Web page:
• They did not fulfill that duty
  • As a result, you were harmed (financially, emotionally, physically)
  • You are entitled to monetary damages

Successfully litigating a medical malpractice case requires experience handling similar cases. Your lawyer will gather patient records and testimony when building your case. Medical errors are not uncommon, so the standards for succeeding in a medical malpractice lawsuit require proving that the injuries incurred by the plaintiff were far beyond what would be reasonably acceptable for a patient seeking medical care.

The amount of your claim will be based in part on the extent of your physical injury, medical bills, lost wages, and any punitive damages to compensate you for pain and suffering.

What Might the Defendant Try to Argue?

As the plaintiff, you and your attorney must prove four points: duty of care, breach of duty, causation, and damages. The defendant can argue that you have not met the legal burden of proving these four elements exist in your case. Undermining even one of these areas can be enough to weaken your case. Having a strong attorney in your corner can help you defeat these counterarguments. Here are some of the more common ways a defendant may try to undermine your case.

Your Injury Wasn’t Caused by the Defendant

The timing of your injury in relation to the negligent act on the part of the defendant is critical. The timeline of events must show that the defendant’s actions caused bodily harm to you or a loved one. The defense may argue that your injury was inflicted before or after the incident in question. For example, opposing counsel may try to argue that your back injury was pre-existing and not caused by a car collision.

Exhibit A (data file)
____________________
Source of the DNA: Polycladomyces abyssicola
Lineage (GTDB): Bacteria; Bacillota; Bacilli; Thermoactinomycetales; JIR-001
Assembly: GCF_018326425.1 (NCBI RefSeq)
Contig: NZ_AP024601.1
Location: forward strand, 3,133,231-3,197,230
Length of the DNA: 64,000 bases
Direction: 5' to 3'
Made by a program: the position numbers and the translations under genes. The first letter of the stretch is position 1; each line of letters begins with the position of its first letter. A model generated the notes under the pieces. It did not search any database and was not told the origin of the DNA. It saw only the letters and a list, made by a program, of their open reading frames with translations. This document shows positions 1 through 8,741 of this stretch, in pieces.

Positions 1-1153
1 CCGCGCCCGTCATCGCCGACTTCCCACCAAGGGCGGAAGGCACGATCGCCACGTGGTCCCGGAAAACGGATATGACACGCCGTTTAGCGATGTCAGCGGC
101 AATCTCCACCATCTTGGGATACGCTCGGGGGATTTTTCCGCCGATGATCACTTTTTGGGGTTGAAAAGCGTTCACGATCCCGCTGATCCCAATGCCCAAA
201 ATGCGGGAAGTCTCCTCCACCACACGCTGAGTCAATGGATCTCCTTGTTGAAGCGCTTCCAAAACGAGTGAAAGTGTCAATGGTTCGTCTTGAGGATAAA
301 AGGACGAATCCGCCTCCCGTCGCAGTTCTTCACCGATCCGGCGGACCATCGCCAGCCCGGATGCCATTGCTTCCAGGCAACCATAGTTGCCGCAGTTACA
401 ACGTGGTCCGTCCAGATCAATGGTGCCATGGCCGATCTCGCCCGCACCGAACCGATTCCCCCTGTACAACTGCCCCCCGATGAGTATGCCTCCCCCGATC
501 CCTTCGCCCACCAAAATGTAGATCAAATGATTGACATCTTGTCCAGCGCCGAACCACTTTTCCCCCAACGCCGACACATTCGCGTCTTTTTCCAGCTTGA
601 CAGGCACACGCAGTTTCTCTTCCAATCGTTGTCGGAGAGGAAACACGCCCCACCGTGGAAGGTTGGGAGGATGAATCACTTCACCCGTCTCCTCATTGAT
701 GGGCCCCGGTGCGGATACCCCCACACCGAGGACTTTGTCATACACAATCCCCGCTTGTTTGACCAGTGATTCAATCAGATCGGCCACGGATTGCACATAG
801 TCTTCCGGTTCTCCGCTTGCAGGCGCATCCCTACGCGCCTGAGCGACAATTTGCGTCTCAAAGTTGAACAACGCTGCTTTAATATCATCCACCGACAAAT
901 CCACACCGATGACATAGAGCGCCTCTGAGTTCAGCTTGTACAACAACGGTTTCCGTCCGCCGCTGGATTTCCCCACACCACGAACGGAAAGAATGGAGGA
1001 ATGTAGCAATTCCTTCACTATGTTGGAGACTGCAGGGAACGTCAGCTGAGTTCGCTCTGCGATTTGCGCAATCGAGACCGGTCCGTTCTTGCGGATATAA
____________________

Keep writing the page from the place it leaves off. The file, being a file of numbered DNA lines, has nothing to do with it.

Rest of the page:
Simply raising doubt about the timing of your physical injury can be enough to weaken your case, which is why having an attorney who is willing to thoroughly investigate your case is critical. Having a pre-existing condition does not mean that the plaintiff is never eligible for monetary damages. It is just one of many factors that must be considered.

No Injury Occurred

A successful personal injury lawsuit must show that the plaintiff experienced physical injury as the result of actions caused by the defendant. Both parties are able to submit opinion reports from medical experts. These reports may not always agree. Before filing suit, your personal injury attorney in Long Beach will carefully review your medical records to ensure that you have a strong case before filing suit in California.

Even when an injury is not in dispute, the defense may argue that the injury is not extensive enough to warrant monetary damages. In an attempt to minimize your pain and suffering, the defendant’s lawyer may try to argue that your recovery was speedy and a possible sign that your injury was not significant.

Defendants often have a lot at stake during a lawsuit, and it shouldn’t be a surprise that they may try to argue several points to delegitimize your pain and suffering. They may even try to say that you caused the accident. This is where having experienced legal counsel matters.

The lawyers at Duque & Price will carefully prepare and investigate your case to lower the risk that opposing counsel will bring forward counterarguments that have merit.

Our attorneys will thoroughly cover every venue the opposition may take when litigating your case by:

  • Conducting a thorough investigation of your case
  • Carefully collecting all medical records and statements related to your injury
  • Retaining testimony from professionals in the medical field who can describe your injuries and how they may affect your future
  • Evaluating the extent of your injury to calculate present and future lost income

Each of these steps is critical to proving the claims of your case. A strong case based on evidence is one of the ways to rebut allegations that your injuries are not significant and the result of negligence on the part of the defendant.

How to Find an Experience Personal Injury Attorney